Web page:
Photo: Lasse Kristensen/Azote

Scenario development for transformative pathways

The use of scenario planning for natural capital, ecosystem services and transformation of social-ecological systems is ripe for improvement.

Global issues such as security, migration, urbanization, health, consumption and affluence are changing rapidly. At the same time, we have increasing evidence that living natural capital – Earth’s lands and waters, and the biodiversity they embody – has tremendous, but often unrecognized, value that need to be factored into decision-making to ensure long-term sustainability. Global changes from human actions include profound alterations of natural capital and the services it provides to humanity. We also understand that resilience – the capacity of a system to adapt or transform in the face of uncertainty and change – is essential for sustainability. 
 
A central challenge for stewardship of natural capital and the resilience of social- ecological systems is posed by slowly unfolding dynamics and considerable uncertainty about future pathways. A powerful tool for envisioning what the future might hold is scenarios. Scenarios are plausible stories about how the future of a social-ecological system might unfold from existing patterns, new factors, and alternative human choices. Scenarios have been used in many domains of society to explore, identify and analyze alternative futures in ways that addresses complexities and uncertainties in order to enhance social capacity to consider and shape the future and identify resilient practices and policies. The use of scenario planning for natural capital, ecosystem services and transformation of social- ecological systems is ripe for improvement. For example, by better incorporating models of ecosystem services in the scenario planning process.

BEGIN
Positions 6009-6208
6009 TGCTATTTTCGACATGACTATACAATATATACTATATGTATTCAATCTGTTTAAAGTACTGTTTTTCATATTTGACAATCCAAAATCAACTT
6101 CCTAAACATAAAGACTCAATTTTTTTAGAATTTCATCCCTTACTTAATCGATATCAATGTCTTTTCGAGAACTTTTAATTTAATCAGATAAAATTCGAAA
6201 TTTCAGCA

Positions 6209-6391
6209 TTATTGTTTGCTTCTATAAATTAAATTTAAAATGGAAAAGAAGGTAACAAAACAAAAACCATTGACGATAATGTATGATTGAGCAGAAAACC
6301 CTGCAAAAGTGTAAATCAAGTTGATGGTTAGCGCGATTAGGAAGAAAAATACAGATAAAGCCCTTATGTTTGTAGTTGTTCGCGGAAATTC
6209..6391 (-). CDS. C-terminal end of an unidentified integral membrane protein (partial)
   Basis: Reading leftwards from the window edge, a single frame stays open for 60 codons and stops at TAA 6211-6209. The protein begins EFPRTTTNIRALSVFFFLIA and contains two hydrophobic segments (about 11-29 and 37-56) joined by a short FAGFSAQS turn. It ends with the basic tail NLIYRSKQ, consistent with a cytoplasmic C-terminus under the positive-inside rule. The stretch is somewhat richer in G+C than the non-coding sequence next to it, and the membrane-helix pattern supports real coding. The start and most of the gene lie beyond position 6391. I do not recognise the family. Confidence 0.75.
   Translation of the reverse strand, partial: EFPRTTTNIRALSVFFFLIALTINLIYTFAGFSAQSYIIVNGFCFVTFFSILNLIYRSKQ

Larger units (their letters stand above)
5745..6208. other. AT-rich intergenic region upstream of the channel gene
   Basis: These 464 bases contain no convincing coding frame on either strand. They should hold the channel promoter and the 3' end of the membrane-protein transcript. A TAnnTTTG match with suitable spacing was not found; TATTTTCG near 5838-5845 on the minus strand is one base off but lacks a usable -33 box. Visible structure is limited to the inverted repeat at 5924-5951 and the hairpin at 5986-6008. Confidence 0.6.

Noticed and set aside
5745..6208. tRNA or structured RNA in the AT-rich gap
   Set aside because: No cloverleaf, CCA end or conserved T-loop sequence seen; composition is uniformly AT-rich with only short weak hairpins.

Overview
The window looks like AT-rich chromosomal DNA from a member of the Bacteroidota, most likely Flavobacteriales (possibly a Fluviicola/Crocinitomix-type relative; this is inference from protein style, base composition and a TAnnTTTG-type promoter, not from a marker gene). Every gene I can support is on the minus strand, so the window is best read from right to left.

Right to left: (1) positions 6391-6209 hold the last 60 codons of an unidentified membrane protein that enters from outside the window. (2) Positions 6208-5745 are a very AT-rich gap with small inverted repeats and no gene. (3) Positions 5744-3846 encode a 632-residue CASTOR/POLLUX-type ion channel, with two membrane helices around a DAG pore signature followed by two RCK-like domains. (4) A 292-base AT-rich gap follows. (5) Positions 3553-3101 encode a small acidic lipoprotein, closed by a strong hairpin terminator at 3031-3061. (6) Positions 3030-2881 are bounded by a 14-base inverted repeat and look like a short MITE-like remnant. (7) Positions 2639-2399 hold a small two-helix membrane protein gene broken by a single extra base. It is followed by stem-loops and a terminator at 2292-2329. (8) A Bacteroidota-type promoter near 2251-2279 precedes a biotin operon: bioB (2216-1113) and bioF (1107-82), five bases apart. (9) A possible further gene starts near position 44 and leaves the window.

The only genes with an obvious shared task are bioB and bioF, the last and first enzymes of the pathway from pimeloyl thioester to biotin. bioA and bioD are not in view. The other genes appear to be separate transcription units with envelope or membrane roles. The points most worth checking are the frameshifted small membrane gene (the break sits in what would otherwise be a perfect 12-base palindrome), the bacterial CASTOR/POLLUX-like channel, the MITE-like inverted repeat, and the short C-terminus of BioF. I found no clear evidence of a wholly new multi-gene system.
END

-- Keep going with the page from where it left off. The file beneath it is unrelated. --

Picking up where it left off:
This working group will advance and integrate our understanding of the role of scenarios in social-ecological transformations. The core of the working group falls under the “Advancing Fundamental Knowledge of Natural Capital, Resilience and Biosphere Stewardship” programme – a research collaboration between the Stockholm Resilience Centre and Stanford University (and the Natural Capital Projectexternal link) and funded by the Marianne and Marcus Wallenberg Foundation.
 
Participatory scenario planning has enriched management and research of social-ecological systems because it creates dialogue between diverse knowledge systems and raising stakeholders’ awareness of drivers of change that require long-term planning. So far, there is little work comparing different cases and approaches to scenario planning in social-ecological systems and there is great opportunity for further cross-case synthesis to build an international community of practice that can share methods, issues and insights. This effort will be of significance to help build a community of scenario practice that is needed to support ongoing international biodiversity and ecosystem service assessments and conventions, such as the IPBES (International Platform for Biodiversity and Ecosystem Services).The working group will formalize lessons learned and bring the cutting edge of academic thinking on this subject into stewardship of natural capital and resilience of social-ecological systems.

 

Working group coordinator:

 

Dr. Jan Kuiperexternal link (Post-doc researcher) Stockholm Resilience Centre, Stockholm University.


 


IMPORTANT LINKS AND INFO

Jan Kuiper (email)

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2017-09-04 Albert Norström

PECS - Programme on Ecosystem Change and Society

Stockholm Resilience Centre

Stockholm University
SE-106 91 Stockholm, Sweden
Visiting address: Kräftriket 2

WHAT IS PECS

The Program on Ecosystem Change and Society (PECS), is a new initiative jointly sponsored by ICSU and UNESCO. It aims to integrate research on the stewardship of social–ecological system and the relationships among natural capital, human wellbeing, livelihoods, inequality and poverty.